The rancher called Laudon, the state’s wolf biologist, who advised the rancher to shoo the wolf away before he ate too much of the evidence that would show whether he had actually killed the calf.

Laudon called the local specialist for the U.S. Department of Agriculture’s Wildlife Services. The pair arrived a couple of hours later. The rancher and his son showed them the carcass, which was still warm.

On a hillside, some 250 yards away, OR59 watched them as the men began dissecting his would-be breakfast.

The investigators found no signs of a struggle or pre-death wounds that would point to a wolf attack. Instead, the three and a half-month-old calf had fluid in its lungs. It had likely succumbed to pneumonia.

OR59 had merely been opportunistic.

“Wolves run through livestock all the time and nothing happens,” Laudon said months later, as he sat in his camp trailer in the opposite corner of Lassen County, after a morning trying to capture and place a GPS collar on a member of the Lassen Pack.

“But there is that one day when something does happen, and it becomes a headline.”


At 1:38 p.m. on Sunday, Dec. 9, 2018, the GPS-tracking device on OR59’s collar sent an alert to biologists that the wolf had died in a forest meadow 150 yards from a country road just north of the small Modoc County community of Lookout.

The next morning, Aaron Freitas, the local state game warden assigned to the area, headed to the GPS coordinates.

It didn’t take him long to find evidence the wolf had been shot near a dead cow that had been hit by a vehicle. A CHP officer had shot the injured cow, putting it out of its misery.

Freitas found the dead wolf covered in a light skiff of snow. Its spine was broken from a bullet wound.

Just a mile or two up the road, cell phone service fades along County Road 91, but Freitas could still get a signal.

In the months that followed, the wardens began serving search warrants with telecommunications companies in the hopes the shooter had a phone on and the cell towers in the area could point them to a suspect.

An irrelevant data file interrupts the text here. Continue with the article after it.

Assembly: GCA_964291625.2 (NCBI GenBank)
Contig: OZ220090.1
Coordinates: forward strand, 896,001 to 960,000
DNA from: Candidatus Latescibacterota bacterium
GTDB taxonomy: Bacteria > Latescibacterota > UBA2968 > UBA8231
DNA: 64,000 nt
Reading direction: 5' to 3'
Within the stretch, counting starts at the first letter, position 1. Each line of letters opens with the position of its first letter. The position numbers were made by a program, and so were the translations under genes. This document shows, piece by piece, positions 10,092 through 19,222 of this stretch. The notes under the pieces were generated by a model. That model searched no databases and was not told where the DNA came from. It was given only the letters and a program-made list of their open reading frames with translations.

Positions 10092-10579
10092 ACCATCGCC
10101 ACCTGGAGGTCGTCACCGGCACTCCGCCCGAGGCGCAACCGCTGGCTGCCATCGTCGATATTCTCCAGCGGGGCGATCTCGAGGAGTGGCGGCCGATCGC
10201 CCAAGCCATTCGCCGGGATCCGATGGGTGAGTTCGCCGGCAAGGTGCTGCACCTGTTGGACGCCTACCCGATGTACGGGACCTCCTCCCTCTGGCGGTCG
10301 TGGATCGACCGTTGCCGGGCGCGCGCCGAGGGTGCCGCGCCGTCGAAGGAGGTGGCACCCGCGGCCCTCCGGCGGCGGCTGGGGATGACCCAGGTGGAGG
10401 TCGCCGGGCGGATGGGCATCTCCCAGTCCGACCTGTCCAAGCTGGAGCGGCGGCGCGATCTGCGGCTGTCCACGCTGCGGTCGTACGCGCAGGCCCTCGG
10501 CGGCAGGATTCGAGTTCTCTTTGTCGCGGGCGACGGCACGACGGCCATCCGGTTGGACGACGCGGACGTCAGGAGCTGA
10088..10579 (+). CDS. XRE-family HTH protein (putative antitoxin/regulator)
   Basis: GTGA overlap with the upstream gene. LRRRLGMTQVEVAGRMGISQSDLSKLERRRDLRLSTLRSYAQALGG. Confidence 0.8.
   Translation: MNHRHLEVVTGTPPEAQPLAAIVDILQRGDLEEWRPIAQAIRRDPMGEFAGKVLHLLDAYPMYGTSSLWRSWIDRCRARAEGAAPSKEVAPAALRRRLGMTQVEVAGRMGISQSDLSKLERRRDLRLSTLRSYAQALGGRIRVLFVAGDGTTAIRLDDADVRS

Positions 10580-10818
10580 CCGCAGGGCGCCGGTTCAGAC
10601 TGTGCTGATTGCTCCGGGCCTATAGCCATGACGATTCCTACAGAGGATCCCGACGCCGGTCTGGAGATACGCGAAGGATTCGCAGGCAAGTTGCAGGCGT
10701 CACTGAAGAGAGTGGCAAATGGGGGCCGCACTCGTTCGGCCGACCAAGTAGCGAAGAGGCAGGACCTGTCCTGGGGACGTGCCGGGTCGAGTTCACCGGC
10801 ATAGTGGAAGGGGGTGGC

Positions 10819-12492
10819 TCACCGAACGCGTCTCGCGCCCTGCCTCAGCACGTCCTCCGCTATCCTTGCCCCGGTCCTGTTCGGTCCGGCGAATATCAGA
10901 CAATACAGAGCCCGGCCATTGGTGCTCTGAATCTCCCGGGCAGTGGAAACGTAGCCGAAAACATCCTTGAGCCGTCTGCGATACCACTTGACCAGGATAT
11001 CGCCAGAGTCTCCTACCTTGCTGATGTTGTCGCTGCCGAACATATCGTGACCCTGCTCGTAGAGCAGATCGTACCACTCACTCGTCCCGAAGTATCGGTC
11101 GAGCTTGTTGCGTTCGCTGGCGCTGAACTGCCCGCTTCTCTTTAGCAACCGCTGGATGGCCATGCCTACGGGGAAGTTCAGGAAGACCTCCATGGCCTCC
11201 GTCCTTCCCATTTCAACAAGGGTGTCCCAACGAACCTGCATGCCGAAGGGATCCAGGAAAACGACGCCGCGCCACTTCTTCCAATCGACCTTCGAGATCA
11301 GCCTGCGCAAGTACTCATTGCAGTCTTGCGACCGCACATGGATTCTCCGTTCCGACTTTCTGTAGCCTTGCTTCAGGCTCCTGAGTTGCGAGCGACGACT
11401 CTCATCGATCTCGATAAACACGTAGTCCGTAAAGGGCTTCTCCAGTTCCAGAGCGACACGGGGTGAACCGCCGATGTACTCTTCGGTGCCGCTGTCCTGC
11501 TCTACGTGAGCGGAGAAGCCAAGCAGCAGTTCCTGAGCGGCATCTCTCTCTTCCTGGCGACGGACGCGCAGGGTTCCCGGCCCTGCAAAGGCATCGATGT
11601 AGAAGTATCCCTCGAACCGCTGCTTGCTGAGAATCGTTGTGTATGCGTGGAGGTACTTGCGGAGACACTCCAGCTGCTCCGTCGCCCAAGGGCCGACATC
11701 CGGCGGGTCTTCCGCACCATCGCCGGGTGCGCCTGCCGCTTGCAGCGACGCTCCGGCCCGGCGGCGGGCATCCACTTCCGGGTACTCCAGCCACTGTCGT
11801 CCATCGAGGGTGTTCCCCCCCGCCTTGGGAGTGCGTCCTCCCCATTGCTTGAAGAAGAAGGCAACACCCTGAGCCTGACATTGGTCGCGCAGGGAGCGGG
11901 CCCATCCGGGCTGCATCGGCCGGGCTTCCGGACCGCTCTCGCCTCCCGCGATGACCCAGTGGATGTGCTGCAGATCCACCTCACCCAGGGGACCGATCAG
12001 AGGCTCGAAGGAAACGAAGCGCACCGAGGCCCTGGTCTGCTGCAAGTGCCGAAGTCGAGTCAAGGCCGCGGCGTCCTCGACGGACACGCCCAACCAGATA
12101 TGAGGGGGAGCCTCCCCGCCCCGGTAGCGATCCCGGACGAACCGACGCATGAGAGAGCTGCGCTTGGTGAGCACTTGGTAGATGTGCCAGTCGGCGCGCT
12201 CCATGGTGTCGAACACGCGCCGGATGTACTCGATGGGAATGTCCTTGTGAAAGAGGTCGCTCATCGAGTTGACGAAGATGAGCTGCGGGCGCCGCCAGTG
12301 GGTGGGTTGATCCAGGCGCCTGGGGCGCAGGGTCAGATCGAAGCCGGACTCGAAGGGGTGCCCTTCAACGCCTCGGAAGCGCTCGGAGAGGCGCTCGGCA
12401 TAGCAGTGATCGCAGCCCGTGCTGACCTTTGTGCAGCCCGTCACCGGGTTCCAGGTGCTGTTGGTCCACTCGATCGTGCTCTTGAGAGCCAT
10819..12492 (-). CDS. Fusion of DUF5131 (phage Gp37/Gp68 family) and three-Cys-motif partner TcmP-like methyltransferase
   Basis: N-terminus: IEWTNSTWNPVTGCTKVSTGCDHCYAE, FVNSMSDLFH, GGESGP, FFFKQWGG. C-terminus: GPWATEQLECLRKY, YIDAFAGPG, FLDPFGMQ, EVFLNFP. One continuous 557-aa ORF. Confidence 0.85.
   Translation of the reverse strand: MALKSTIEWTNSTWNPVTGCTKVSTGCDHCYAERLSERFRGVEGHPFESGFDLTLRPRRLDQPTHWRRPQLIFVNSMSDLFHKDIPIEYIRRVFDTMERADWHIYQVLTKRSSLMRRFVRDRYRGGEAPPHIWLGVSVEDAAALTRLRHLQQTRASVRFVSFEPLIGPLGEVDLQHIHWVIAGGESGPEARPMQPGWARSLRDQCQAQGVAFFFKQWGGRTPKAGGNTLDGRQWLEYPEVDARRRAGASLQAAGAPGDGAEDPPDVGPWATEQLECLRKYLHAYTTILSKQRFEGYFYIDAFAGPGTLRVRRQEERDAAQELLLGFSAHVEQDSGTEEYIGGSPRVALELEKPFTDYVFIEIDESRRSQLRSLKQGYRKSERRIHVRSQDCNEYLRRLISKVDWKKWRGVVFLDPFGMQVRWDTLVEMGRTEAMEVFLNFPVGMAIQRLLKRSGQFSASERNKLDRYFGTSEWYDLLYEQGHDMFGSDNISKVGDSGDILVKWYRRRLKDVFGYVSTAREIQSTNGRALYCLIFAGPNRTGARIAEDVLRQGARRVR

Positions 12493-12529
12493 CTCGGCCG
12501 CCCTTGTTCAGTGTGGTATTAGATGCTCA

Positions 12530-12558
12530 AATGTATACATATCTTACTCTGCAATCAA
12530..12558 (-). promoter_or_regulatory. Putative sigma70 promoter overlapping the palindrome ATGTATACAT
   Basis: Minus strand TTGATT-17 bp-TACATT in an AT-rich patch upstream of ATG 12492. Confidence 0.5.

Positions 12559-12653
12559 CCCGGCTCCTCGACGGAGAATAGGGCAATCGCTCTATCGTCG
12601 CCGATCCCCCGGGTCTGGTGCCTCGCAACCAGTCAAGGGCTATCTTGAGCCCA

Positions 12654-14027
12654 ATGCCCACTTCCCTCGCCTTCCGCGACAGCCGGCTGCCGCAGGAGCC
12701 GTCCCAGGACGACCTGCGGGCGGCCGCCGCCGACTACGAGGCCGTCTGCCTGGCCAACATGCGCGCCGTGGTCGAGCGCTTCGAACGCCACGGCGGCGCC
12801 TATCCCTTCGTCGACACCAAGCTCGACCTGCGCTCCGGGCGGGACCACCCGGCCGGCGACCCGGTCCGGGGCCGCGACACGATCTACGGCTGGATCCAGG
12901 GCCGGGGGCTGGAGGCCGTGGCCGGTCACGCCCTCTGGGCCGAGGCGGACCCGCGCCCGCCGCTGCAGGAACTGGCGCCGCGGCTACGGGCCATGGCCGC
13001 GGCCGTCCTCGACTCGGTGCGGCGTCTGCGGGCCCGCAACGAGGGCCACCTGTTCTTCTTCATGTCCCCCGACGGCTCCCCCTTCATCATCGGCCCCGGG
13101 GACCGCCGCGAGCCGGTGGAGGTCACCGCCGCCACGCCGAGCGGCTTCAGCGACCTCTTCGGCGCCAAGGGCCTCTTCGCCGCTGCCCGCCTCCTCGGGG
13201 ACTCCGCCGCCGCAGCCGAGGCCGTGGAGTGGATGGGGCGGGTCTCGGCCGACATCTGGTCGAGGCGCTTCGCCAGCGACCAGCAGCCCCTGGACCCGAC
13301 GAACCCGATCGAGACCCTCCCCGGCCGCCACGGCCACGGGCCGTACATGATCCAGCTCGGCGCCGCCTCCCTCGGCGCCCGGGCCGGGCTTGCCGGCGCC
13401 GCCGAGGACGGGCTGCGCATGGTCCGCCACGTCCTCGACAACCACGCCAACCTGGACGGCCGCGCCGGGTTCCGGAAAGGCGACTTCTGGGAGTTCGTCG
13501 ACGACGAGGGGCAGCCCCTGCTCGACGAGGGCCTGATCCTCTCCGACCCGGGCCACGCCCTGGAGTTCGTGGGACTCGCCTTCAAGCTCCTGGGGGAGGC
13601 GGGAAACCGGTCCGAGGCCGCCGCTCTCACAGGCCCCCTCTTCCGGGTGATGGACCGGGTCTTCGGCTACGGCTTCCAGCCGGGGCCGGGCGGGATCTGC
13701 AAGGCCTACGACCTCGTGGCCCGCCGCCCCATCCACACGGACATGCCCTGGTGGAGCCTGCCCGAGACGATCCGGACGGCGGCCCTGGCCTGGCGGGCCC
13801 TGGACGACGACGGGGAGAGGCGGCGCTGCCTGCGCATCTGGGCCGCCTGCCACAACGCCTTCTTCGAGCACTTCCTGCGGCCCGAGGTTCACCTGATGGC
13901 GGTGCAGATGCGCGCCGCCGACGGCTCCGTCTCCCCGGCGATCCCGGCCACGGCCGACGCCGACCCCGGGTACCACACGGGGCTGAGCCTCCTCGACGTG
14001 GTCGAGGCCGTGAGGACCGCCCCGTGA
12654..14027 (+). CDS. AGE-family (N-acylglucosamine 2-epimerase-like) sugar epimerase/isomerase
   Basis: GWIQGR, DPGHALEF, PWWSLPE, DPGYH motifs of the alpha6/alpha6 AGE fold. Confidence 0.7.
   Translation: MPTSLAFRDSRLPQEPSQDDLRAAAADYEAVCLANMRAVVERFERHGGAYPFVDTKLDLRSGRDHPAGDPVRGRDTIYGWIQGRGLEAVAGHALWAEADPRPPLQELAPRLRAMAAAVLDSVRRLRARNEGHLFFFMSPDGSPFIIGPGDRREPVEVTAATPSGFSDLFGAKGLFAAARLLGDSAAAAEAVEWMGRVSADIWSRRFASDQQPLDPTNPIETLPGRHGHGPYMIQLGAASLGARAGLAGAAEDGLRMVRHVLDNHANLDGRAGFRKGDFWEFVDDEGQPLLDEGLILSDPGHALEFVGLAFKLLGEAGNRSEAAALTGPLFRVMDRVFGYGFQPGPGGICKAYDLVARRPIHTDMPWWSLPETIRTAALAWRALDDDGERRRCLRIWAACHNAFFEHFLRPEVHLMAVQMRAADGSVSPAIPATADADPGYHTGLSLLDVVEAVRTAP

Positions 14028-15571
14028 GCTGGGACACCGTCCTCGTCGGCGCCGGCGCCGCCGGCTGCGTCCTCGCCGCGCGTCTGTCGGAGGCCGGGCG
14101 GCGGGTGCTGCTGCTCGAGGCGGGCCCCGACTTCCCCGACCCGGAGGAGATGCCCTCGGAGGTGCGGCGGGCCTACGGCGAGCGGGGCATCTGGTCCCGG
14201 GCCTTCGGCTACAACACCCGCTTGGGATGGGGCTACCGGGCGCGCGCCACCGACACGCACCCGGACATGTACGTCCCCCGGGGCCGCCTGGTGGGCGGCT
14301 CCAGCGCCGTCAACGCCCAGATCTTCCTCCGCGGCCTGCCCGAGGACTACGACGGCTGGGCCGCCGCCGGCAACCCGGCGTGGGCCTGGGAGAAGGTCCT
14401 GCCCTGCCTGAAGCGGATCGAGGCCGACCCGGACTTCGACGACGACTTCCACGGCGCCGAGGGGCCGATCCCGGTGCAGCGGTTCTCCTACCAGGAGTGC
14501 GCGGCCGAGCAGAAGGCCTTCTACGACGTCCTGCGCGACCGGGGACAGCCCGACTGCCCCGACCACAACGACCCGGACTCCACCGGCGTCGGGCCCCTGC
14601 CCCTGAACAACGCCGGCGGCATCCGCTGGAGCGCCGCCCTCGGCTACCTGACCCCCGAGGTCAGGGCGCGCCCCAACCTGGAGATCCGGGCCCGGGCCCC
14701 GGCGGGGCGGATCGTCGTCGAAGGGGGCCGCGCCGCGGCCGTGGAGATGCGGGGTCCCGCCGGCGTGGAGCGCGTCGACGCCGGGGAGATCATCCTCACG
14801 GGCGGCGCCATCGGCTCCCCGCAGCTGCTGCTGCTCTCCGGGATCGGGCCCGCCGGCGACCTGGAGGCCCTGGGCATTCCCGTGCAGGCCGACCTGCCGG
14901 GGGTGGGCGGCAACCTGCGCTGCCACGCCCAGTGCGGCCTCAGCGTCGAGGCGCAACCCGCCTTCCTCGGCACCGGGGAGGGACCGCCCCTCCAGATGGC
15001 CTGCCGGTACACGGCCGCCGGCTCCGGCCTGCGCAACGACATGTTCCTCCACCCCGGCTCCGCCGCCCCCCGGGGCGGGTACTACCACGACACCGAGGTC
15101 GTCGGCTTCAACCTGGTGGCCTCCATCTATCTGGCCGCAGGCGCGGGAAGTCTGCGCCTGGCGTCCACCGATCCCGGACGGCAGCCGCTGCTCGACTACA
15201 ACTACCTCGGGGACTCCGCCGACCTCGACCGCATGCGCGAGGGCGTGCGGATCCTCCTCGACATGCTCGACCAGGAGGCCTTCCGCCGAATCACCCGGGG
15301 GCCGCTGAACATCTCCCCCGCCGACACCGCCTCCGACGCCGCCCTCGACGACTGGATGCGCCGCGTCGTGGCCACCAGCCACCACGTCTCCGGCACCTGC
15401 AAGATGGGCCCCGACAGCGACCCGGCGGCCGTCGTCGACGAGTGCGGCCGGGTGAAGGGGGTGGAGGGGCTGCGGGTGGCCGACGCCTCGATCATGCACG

They believed they had a match.

On the same day that the wolf was killed, Gagnon, the young rancher from the Big Valley area, had a cell phone on, and it pinged the tower seven times in less than 25 minutes within a couple of miles of the kill site, according to the search warrants.

Wardens ruled out other phones that pinged the towers, and they wrote in their affidavits that while Gagnon did travel past the site from time to time, this particular trip didn’t appear to be “merely a coincidence.”

Kathy DeForest, a Big Valley rancher who’s friends with the Gagnon family, feared she knew who the wardens would be targeting as soon as she got word that someone had shot a wolf.

“‘Here they go,’ ” she remembers thinking. “ ‘They’re automatically going to blame a rancher.’ ”


Gagnon’s family, which owns the only general store in the Modoc County community of Adin, had for years helped organize local “Coyote Drives,” before the state Fish and Game Commission banned the practice in 2014 after animal rights activists began complaining it was a “coyote-killing contest.”

Over a weekend each February, the goal for the 200 hunters who showed up in Adin was to kill as many coyotes as possible. Prizes were awarded to teams that brought back the most kills. Coyote hunting is legal in California. There is no daily bag limit and no set hunting seasons. Hunters can shoot them year-round.

California’s Republican State Sen. Brian Dahle, who has a farm in nearby Bieber, participated in the derby in the past.

While Dahle believes livestock losses to coyotes would be “two or three times greater” without culling, animal welfare activists, who oppose predator hunting in principle, point to other research showing that killing coyotes doesn’t necessarily have the desired effect that ranchers seek.

Coyotes tend to have larger litters when their competitors for limited food — other coyotes — are removed from the landscape. Out-of-area coyotes also quickly move in to claim the vacant territory.

About seven years ago, animal rights activists got wind of the derby, thanks to two allies on the ground in Big Valley: Paula Pataye-Hopping and her husband, Roger. The couple was appalled at hunters showing off carcasses in downtown Adin.

Roger Hopping began alerting statewide animal rights groups to the contests. Based on Hopping’s accounts, animal rights groups started online petitions to end them. Tens of thousands of people eventually signed them.

In 2014, Roger Hopping got into a confrontation with Brett Gagnon’s father, Steve. Gagnon allegedly pushed Hopping. The fall broke a vertebra in the then-73-year-old Hopping’s back, Pataye-Hopping said.

Deputies cited Gagnon, but Jordan Funk, Modoc County’s district attorney at the time, dropped the charges. Citing lack of proof, court documents say the charges were dismissed in “the interest of justice.” But Pataye-Hopping thinks there was another reason.

“He wouldn’t have been able to win a case with a jury in this county,” she said.

Her husband died in 2016.

“He really suffered, emotionally and psychologically, not realizing how much people would come down on him,” she said.

The game wardens in their search warrants mention Steve Gagnon’s scuffle with Hopping, and they noted the Adin community still holds coyote derbies each February, though they’re now called “Sportsman’s Summits.” They get around the ban on killing contests by not offering prizes.